Did audit firms use more judgment and fewer checklists when auditing internal controls last year? And were audits cheaper as a result? The Public Company Accounting Oversight Board announced Monday that inspections of public accounting firms, which begin in May, will focus on whether firms paid attention to earlier PCAOB warnings and guidance about overboard audits.
Those warnings were issued a year ago, after a roundtable on Section 404 of the Sarbanes-Oxley Act, sponsored by the Securities and Exchange Commission, in which public company executives complained vigorously about rigid and overreaching audits. The PCAOB’s announcement about the latest round of inspections comes just nine days before the PCAOB and the SEC host a second roundtable. That roundtable will cover a number of issues related to 404, including the question of whether internal control audits have become more judicious than they were in the first year of 404 implementation.
“A key emphasis of the 2006 inspections will be the efficiency of the firms’ performance of audits of internal control over financial reporting,” said PCAOB Acting Chairman Bill Gradison in a statement. “Our inspectors, as they go into the field, will be making a focused effort to ascertain that auditors have achieved the objectives described in the Board’s internal control auditing standard with the least expenditure of effort and resources.”
The PCAOB said its inspectors will be checking the degree to which audit firms have integrated the financial statement and internal control audits — events that for the most part were performed separately during the first year of 404.
Likewise, inspectors will look to see whether auditors used a “top-down” approach — that is, starting their audit by focusing on company-level controls. One of the complaints voiced at last year’s roundtable was that auditors arrived with checklists of controls, and did not focus on those that were most relevant to the client’s own finances.
In a similar vein, PCAOB inspectors will also look to see whether auditors “properly assessed risk and used a risk-based approach to determine the nature, timing, and extent of internal control testing.” Another complaint voiced by public companies last year was that auditors accorded equal weight to all controls, rather than looking at those most likely to cause errors or misstatements in a company’s financial reports.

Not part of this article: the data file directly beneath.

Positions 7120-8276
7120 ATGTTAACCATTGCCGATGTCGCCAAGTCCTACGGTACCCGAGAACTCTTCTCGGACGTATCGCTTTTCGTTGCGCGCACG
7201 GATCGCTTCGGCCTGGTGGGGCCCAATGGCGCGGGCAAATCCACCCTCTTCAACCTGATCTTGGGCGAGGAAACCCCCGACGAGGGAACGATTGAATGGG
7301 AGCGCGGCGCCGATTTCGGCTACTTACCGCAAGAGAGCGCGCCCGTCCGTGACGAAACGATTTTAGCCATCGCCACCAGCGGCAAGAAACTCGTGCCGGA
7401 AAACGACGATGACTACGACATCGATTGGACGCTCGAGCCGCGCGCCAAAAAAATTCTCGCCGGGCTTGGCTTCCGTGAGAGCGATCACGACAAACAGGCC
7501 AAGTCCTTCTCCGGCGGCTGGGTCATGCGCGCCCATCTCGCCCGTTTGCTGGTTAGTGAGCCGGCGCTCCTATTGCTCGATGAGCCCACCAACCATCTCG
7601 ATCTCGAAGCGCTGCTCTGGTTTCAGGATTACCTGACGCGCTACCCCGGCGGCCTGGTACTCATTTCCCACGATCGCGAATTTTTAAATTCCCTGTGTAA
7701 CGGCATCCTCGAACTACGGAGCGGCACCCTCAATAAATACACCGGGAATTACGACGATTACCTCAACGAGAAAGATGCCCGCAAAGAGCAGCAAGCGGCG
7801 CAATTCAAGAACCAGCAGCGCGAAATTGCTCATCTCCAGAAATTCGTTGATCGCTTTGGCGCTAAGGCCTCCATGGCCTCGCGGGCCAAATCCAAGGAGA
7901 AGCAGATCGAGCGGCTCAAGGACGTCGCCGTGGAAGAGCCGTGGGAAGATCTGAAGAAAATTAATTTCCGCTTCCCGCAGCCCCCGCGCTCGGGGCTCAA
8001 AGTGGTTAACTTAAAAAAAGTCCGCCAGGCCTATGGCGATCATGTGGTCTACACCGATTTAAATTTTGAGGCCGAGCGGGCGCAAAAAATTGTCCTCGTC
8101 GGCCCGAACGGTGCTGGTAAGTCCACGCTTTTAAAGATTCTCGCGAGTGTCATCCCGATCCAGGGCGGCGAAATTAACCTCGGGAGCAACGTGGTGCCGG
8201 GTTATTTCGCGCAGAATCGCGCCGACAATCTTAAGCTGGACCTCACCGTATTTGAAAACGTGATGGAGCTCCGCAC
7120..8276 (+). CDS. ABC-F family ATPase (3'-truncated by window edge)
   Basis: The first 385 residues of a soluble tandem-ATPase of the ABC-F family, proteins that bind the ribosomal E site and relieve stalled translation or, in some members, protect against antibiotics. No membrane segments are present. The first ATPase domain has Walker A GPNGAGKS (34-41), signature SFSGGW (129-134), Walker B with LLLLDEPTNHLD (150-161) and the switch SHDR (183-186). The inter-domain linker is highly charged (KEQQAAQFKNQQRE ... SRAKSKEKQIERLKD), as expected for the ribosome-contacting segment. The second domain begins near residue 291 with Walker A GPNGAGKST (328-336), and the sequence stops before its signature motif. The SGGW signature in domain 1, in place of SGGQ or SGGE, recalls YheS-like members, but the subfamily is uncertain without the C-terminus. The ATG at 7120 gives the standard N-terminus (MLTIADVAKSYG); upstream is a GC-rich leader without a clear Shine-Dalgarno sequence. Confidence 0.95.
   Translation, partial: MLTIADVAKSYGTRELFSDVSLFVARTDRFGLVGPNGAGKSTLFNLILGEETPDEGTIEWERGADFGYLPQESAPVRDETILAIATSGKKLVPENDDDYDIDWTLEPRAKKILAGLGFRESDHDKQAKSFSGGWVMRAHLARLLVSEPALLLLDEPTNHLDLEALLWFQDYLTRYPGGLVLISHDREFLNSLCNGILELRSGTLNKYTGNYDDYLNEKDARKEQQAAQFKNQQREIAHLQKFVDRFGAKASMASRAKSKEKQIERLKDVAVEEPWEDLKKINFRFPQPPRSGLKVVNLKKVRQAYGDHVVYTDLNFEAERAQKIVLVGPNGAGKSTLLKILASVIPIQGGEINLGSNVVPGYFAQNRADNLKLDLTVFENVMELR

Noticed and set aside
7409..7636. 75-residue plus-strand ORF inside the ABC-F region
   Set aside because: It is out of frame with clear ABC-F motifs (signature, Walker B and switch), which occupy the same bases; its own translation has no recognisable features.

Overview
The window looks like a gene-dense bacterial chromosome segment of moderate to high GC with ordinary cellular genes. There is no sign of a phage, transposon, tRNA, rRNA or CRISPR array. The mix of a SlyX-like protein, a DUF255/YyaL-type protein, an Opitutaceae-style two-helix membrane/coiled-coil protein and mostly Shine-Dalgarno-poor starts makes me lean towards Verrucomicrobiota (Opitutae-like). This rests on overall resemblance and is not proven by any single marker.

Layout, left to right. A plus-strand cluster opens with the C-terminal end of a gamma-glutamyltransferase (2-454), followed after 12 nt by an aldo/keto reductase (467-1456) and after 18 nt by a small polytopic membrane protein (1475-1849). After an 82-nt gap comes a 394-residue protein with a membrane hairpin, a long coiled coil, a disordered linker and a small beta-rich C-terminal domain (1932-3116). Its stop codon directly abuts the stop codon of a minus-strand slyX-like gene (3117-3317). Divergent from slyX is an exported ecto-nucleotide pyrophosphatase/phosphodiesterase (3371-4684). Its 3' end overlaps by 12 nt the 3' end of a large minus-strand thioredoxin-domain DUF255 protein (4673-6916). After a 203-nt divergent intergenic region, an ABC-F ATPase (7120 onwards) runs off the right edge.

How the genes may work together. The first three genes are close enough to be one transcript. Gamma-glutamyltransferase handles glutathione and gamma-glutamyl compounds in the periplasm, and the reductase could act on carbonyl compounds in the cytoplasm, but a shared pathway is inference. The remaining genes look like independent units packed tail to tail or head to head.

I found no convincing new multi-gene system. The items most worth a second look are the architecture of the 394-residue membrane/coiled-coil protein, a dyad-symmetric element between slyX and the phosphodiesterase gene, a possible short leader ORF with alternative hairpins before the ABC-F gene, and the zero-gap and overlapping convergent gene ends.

Finally, the PCAOB’s announcement Monday said inspectors will check to see “whether auditors took full advantage of the opportunities available to use the work of others, such as the company’s internal audit staff.” A major source of frustration in 2004 for both companies and their auditors was uncertainty about whether and to what degree audits could rely on the work of others — a point the PCAOB subsequently tried to clarify.
The announcement that inspections will focus on these particular issues accords more weight to pronouncements the PCAOB made last year clarifying the application of Auditing Standard No. 2. That standard, issued to guide accounting firms in their assessment of a company’s internal controls, received much of the blame during the first roundtable. Many companies used the standard as a default framework for their own internal controls testing. At the same time, audit firms were roundly criticized for interpreting AS No. 2 too conservatively.
During the 2005 roundtable, then-PCAOB chairman William McDonough warned that the board’s inspection process would take aim at excessive audits, noting that those were “at least as likely” to be uncovered by PCAOB inspections as inadequate ones. “Now, will we throw someone in jail for excessive audit?” he asked. “Not likely. However, will we have a very severe conversation with the management of that audit firm? You bet.”
Yet McDonough’s hyperbole (the PCAOB does not have authority to send anyone to jail), coupled with the mild threat of a “severe conversation” actually served to reinforce the widespread impression that the fledgling regulator had run into an enforcement dilemma. Since audit firms responded to the PCAOB’s creation by adopting an excessively cautious “check-all-the-boxes” approach, how could the regulator force them to be more judicious?
Monday’s announcement appears to be an effort to answer that question.